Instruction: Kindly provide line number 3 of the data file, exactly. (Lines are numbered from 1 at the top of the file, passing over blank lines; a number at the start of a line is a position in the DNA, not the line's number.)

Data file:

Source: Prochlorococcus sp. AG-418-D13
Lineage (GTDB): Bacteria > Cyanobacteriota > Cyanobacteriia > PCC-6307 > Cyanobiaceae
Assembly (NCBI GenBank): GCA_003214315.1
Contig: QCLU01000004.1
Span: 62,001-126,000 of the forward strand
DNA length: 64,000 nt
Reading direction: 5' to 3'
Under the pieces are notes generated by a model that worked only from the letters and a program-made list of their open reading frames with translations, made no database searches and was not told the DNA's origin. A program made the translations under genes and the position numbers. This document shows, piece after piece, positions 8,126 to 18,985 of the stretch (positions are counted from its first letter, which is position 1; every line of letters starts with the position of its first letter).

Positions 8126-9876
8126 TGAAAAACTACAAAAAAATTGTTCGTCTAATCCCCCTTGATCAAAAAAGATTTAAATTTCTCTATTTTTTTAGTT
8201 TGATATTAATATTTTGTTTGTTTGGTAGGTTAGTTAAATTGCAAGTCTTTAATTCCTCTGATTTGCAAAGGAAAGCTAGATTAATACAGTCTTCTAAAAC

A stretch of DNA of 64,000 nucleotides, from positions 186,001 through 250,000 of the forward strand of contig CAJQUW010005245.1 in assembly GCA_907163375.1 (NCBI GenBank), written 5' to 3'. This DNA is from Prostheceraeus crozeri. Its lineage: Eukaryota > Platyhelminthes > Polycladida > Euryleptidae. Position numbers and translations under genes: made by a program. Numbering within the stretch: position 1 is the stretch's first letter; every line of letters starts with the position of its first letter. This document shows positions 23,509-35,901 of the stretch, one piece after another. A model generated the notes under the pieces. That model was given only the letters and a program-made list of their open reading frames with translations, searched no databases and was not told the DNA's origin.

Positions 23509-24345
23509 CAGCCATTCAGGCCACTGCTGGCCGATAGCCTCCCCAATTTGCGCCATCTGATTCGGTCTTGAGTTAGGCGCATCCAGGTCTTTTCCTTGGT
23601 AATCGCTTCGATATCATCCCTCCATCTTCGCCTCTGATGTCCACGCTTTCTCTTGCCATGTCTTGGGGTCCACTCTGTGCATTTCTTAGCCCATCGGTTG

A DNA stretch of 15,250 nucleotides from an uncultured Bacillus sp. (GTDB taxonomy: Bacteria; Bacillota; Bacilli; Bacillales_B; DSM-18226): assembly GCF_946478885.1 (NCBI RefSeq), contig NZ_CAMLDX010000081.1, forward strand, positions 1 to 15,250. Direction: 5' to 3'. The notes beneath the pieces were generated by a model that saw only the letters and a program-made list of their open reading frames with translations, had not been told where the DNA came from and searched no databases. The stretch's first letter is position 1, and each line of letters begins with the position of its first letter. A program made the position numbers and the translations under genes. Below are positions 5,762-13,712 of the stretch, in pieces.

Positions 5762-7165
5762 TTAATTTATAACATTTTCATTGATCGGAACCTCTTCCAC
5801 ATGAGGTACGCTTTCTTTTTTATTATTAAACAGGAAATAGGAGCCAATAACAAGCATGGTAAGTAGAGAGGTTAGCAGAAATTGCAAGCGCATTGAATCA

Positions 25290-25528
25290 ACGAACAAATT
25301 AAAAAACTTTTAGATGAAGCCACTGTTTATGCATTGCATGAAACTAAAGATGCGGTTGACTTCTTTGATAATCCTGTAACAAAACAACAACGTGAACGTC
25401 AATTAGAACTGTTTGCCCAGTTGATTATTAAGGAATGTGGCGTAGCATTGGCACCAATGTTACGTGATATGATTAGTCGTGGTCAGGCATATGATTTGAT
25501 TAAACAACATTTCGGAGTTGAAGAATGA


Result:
Assembly (NCBI GenBank): GCA_003214315.1